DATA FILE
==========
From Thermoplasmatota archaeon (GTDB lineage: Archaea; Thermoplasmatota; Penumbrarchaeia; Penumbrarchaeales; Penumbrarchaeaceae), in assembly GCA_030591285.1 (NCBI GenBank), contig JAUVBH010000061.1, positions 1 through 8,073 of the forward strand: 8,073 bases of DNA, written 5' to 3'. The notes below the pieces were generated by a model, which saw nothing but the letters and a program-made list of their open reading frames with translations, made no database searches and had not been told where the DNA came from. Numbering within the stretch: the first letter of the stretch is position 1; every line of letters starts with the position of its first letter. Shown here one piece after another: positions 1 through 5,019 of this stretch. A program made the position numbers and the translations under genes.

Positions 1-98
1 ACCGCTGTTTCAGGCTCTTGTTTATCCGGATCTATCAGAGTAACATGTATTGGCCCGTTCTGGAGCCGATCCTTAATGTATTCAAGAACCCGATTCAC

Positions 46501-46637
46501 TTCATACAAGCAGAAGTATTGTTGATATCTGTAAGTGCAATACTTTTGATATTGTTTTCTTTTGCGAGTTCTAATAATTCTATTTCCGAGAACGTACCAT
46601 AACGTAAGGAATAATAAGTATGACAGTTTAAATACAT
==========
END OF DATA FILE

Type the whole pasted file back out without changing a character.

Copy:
From Thermoplasmatota archaeon (GTDB lineage: Archaea; Thermoplasmatota; Penumbrarchaeia; Penumbrarchaeales; Penumbrarchaeaceae), in assembly GCA_030591285.1 (NCBI GenBank), contig JAUVBH010000061.1, positions 1 through 8,073 of the forward strand: 8,073 bases of DNA, written 5' to 3'. The notes below the pieces were generated by a model, which saw nothing but the letters and a program-made list of their open reading frames with translations, made no database searches and had not been told where the DNA came from. Numbering within the stretch: the first letter of the stretch is position 1; every line of letters starts with the position of its first letter. Shown here one piece after another: positions 1 through 5,019 of this stretch. A program made the position numbers and the translations under genes.

Positions 1-98
1 ACCGCTGTTTCAGGCTCTTGTTTATCCGGATCTATCAGAGTAACATGTATTGGCCCGTTCTGGAGCCGATCCTTAATGTATTCAAGAACCCGATTCAC

Positions 46501-46637
46501 TTCATACAAGCAGAAGTATTGTTGATATCTGTAAGTGCAATACTTTTGATATTGTTTTCTTTTGCGAGTTCTAATAATTCTATTTCCGAGAACGTACCAT
46601 AACGTAAGGAATAATAAGTATGACAGTTTAAATACAT